34. Spindle Fiber attached to Chromosome Kinetochore Fiber Chromosome

  35. Review of Prophase What the cell looks like What’s happening

  36. Spindle Fibers • The mitotic spindle form from the microtubulesin plants and centrioles in animal cells • Polar fibers extend from one pole of the cell to the opposite pole • Kinetochore fibers extend from the pole to the centromere of the chromosome to which they attach • Asters are short fibers radiating from centrioles

  37. Sketch The Spindle

  38. Metaphase • Chromosomes, attached to the kinetochore fibers, move to the center of the cell • Chromosomes are now lined up at the equator Equator of Cell Pole of the Cell

  39. Metaphase Asters at the poles Spindle Fibers Chromosomes lined at the Equator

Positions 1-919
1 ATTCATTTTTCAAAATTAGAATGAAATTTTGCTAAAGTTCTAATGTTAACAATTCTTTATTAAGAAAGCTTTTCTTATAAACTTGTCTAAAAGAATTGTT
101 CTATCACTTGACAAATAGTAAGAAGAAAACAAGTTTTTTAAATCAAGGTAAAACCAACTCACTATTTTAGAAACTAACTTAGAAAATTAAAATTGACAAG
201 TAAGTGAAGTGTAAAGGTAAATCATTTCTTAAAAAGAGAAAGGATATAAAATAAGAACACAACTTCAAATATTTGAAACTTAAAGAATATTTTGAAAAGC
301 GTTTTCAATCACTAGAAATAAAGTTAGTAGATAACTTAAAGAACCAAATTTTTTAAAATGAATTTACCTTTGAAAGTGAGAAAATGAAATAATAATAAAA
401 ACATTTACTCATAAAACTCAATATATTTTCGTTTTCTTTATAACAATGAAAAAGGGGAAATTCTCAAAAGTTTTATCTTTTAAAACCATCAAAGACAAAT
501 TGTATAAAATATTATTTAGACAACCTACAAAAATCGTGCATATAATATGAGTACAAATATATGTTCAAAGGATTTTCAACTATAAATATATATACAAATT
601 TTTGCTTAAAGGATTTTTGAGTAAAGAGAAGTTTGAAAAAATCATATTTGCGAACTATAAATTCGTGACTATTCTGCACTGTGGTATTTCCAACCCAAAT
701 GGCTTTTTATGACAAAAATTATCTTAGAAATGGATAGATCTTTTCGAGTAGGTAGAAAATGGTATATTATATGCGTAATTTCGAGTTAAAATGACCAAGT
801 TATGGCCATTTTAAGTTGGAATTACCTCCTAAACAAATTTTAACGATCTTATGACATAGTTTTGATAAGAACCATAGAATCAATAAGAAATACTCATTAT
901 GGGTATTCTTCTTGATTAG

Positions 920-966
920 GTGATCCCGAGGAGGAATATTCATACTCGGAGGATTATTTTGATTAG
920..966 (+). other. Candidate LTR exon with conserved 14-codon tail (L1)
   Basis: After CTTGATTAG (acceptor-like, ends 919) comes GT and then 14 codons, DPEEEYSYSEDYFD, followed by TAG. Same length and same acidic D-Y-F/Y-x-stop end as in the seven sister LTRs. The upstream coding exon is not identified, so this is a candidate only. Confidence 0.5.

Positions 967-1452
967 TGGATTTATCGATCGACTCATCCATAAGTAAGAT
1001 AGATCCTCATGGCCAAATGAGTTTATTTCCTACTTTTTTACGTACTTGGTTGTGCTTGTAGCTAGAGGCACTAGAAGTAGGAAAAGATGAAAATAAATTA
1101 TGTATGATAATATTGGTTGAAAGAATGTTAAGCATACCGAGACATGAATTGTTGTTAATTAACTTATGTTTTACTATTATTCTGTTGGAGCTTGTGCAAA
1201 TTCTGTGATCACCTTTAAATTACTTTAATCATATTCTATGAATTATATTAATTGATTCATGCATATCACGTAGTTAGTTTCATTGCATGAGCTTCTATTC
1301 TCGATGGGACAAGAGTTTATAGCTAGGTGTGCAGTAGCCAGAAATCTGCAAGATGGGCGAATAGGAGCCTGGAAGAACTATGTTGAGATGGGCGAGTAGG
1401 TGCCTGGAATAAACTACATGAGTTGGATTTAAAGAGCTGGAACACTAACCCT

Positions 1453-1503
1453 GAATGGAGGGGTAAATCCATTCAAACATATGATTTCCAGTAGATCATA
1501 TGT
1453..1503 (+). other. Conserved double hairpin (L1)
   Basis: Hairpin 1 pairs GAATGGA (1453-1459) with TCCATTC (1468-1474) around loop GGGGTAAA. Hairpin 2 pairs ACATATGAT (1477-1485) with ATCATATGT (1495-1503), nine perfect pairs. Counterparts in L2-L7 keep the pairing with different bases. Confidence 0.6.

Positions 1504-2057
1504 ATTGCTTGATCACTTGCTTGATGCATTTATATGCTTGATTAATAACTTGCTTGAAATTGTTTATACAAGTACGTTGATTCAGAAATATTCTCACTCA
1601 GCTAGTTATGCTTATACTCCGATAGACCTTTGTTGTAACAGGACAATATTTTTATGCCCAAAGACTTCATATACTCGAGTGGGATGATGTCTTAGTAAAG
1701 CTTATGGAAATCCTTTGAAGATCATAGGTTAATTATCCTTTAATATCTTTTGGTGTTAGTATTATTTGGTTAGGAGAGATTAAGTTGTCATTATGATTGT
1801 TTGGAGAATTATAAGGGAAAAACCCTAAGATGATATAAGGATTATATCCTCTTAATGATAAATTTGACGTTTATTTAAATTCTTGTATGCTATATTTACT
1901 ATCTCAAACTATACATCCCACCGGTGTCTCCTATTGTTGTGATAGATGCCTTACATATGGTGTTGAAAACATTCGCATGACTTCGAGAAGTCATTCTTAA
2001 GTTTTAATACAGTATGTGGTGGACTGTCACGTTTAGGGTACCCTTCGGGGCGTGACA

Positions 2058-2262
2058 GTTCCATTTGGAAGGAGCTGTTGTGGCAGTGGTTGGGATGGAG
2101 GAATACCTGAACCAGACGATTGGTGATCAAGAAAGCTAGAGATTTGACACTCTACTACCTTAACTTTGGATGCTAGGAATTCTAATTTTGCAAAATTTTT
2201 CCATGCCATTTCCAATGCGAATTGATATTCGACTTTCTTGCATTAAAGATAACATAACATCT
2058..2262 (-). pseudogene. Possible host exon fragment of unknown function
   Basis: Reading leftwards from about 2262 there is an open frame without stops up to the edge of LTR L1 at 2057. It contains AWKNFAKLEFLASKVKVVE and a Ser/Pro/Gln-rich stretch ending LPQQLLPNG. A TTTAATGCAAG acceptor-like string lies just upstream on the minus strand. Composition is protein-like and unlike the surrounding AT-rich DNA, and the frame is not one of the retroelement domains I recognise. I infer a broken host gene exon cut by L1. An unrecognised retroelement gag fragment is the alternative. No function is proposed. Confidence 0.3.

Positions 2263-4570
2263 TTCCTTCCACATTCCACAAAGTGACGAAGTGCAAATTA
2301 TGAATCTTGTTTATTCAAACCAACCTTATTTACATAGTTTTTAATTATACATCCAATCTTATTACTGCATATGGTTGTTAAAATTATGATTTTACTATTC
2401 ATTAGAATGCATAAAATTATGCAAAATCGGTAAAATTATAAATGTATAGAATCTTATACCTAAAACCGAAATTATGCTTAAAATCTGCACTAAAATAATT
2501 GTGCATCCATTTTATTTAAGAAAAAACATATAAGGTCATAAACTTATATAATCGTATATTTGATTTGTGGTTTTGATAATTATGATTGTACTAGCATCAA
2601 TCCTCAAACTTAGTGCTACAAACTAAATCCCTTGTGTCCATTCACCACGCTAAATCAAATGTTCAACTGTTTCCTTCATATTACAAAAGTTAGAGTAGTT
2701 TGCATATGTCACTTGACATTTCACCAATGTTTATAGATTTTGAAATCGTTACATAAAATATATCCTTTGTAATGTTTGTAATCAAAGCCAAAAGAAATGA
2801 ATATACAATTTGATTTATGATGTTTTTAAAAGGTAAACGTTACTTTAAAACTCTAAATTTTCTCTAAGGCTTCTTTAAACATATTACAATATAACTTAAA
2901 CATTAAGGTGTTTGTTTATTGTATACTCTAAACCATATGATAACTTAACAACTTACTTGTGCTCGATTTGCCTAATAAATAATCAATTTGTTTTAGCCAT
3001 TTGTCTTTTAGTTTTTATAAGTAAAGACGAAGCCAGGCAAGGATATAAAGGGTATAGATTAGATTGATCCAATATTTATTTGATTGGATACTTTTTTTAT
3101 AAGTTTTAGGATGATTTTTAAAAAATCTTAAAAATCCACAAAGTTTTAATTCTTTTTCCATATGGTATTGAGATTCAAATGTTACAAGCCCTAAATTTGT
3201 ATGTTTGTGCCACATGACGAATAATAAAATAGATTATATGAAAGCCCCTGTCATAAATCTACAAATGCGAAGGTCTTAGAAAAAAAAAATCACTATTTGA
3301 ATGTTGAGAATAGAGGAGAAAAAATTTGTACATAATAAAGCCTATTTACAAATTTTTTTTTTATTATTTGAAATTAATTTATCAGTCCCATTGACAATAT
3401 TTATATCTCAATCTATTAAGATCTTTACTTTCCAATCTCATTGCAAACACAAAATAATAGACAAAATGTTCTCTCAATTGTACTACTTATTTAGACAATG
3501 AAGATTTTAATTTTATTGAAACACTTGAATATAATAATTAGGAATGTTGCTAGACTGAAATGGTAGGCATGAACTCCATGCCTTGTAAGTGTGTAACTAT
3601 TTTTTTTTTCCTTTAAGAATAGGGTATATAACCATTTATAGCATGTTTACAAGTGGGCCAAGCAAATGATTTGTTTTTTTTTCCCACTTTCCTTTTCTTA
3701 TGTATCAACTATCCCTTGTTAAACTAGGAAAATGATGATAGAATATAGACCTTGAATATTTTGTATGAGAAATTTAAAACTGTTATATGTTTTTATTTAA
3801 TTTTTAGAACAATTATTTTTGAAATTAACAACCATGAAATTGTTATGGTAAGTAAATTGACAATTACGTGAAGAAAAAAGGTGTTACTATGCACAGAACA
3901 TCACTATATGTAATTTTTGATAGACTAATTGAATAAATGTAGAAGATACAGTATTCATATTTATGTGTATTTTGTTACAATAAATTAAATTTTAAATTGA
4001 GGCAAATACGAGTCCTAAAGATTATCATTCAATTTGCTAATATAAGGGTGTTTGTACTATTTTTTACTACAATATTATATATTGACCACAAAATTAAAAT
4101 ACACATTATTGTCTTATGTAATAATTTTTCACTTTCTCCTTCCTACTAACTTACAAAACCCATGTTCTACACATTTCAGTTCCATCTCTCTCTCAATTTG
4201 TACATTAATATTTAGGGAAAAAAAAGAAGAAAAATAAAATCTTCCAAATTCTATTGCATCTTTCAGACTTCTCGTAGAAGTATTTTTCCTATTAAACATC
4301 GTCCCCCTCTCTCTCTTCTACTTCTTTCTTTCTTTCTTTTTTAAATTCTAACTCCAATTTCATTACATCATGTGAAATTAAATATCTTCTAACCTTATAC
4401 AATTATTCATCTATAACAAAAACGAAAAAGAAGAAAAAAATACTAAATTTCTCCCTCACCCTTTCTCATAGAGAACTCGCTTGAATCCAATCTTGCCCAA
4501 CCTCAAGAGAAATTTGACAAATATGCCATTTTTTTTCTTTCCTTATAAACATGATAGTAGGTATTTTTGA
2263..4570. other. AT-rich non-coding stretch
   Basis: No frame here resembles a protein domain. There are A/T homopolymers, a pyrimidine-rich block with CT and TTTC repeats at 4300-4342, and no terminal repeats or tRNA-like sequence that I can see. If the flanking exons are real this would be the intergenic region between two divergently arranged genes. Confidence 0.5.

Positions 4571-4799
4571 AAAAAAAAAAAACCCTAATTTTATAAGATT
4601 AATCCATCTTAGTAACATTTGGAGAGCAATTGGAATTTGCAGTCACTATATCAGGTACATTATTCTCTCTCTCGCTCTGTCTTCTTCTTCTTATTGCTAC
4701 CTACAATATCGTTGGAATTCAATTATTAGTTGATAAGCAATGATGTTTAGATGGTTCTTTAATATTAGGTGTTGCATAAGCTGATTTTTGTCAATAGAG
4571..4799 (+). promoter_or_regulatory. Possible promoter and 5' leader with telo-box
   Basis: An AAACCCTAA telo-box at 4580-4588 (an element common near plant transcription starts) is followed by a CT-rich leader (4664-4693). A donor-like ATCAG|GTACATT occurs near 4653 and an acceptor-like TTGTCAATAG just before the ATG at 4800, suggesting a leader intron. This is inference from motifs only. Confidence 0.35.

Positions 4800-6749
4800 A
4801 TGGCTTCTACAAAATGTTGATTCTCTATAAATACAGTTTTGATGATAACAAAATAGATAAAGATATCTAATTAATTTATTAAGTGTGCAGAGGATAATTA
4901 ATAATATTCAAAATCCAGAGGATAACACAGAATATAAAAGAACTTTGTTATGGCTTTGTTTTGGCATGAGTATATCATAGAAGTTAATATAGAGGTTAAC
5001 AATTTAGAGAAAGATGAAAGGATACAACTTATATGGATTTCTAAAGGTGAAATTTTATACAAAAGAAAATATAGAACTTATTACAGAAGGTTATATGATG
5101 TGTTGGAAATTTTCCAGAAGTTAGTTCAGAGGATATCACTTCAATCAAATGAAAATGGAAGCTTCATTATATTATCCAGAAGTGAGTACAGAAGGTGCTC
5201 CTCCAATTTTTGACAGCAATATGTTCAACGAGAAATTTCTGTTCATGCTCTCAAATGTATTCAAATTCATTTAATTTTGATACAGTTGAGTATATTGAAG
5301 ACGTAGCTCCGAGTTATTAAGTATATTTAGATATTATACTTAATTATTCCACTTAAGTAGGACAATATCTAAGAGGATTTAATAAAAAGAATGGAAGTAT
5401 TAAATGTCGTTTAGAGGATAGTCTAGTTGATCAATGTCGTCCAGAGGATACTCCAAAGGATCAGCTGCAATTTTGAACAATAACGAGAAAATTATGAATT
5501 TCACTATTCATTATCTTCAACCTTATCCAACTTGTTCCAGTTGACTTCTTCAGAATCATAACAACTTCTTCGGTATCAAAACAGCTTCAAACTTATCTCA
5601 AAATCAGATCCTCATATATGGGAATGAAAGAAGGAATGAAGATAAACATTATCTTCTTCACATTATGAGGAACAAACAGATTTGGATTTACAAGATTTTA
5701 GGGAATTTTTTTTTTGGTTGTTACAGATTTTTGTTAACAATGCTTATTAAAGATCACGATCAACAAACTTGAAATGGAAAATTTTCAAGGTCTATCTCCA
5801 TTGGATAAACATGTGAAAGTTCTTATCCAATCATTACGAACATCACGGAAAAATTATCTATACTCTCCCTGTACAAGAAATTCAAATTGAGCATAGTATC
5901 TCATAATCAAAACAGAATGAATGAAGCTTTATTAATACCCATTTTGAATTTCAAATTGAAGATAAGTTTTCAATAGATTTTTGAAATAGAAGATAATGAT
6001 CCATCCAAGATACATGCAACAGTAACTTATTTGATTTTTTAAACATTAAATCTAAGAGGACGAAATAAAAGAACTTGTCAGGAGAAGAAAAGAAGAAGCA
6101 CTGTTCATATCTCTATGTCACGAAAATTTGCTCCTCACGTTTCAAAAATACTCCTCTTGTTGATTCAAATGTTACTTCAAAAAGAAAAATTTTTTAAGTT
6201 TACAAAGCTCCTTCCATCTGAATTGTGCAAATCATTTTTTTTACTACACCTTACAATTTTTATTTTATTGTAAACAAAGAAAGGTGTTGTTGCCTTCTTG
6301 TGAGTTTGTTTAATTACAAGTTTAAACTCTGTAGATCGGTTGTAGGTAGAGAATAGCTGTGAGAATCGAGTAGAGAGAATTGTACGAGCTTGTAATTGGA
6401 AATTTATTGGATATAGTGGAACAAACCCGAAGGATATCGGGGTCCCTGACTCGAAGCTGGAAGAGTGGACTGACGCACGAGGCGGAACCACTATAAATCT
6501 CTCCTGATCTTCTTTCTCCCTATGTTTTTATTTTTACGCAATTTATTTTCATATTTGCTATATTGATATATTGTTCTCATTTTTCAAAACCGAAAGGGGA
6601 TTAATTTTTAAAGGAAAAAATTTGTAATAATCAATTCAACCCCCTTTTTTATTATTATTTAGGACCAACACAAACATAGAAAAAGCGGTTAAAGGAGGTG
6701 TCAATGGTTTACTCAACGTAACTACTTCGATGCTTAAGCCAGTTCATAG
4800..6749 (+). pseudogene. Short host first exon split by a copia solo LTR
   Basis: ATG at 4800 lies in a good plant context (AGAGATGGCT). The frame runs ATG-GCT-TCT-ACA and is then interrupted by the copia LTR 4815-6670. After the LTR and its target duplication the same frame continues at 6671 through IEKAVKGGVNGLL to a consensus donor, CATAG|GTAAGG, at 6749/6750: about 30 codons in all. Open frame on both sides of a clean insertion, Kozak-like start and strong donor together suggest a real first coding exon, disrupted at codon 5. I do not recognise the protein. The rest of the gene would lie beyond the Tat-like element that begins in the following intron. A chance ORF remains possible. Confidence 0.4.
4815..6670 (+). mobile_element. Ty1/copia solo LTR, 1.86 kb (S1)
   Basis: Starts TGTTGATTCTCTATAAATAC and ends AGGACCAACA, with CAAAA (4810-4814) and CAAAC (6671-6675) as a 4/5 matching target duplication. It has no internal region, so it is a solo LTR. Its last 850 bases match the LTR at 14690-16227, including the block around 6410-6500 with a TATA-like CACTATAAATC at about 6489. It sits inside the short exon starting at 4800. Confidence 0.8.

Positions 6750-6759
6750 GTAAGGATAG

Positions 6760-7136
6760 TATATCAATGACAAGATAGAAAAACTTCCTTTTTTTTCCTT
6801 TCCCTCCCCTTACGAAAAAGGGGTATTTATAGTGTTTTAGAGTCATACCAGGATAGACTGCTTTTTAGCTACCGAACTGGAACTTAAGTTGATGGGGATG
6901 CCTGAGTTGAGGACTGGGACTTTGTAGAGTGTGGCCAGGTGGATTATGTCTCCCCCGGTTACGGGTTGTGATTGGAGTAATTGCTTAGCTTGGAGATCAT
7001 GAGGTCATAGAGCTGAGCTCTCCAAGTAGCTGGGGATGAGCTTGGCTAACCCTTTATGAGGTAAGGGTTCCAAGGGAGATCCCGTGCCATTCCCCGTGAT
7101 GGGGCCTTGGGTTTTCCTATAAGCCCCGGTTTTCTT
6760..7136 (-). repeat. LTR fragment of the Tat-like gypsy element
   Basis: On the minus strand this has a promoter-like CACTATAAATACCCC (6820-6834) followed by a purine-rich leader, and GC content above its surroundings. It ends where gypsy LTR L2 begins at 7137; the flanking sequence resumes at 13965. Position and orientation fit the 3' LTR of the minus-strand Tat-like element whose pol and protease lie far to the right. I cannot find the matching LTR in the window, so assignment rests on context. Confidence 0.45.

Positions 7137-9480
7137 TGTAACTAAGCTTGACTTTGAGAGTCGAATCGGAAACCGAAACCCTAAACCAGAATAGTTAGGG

40. Metaphase Aster Chromosomes at Equator

  41. Review of Metaphase What the cell looks like What’s occurring

  42. Anaphase • Occurs rapidly • Sister chromatids are pulled apart to opposite poles of the cell by kinetochore fibers

  43. Anaphase Sister Chromatids being separated

  44. Anaphase Review What the cell looks like What’s occurring

  45. Telophase • Sister chromatids at opposite poles • Spindle disassembles • Nuclear envelope forms around each set of sister chromatids • Nucleolus reappears • CYTOKINESIS occurs • Chromosomes reappear as chromatin

  46. Comparison of Anaphase & Telophase

  47. Cytokinesis • Means division of the cytoplasm • Division of cell into two, identical halves called daughter cells • In plant cells, cell plate forms at the equator to divide cell • In animal cells, cleavage furrow forms to split cell

  48. Cytokinesis Cleavage furrow in animal cell Cell plate in animal cell

  49. Mitotic Stages

  50. Daughter Cells of Mitosis • Have the same number of chromosomes as each otherand as the parent cell from which they were formed • Identical to each other, but smaller than parent cell • Must grow in size to become mature cells (G1 of Interphase)